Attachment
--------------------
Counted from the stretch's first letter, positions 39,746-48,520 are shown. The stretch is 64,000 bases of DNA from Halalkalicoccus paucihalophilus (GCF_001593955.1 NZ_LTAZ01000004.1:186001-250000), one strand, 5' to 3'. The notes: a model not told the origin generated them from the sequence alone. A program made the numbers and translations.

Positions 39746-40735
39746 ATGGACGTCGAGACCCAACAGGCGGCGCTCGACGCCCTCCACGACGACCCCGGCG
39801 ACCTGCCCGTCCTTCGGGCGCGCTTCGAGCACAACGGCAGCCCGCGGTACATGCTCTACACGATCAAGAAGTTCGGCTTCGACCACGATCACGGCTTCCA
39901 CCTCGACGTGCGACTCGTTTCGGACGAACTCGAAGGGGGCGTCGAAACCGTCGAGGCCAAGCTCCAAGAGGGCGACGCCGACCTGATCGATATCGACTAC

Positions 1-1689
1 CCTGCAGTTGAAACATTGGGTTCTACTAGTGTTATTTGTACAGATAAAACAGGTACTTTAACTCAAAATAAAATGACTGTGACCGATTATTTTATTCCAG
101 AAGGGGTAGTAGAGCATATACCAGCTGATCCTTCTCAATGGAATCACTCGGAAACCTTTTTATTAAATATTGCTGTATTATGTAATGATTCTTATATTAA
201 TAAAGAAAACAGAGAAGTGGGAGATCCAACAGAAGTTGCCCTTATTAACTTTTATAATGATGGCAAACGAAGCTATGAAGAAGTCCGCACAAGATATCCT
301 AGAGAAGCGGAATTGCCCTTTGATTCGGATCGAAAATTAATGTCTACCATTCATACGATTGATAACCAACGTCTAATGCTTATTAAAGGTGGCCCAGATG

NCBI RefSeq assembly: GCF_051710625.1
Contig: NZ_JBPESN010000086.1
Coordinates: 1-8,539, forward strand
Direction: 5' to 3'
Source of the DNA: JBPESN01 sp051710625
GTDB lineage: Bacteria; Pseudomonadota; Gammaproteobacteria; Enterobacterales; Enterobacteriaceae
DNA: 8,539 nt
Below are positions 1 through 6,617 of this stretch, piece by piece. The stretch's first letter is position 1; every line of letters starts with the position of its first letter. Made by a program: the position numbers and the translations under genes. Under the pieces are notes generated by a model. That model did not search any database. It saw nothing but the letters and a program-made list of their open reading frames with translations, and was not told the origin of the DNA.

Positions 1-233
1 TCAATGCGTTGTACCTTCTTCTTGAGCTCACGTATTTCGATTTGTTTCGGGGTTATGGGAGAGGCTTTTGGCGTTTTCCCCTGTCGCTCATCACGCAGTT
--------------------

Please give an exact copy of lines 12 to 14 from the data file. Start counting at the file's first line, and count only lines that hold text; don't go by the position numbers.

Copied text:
Contig: NZ_JBPESN010000086.1
Coordinates: 1-8,539, forward strand
Direction: 5' to 3'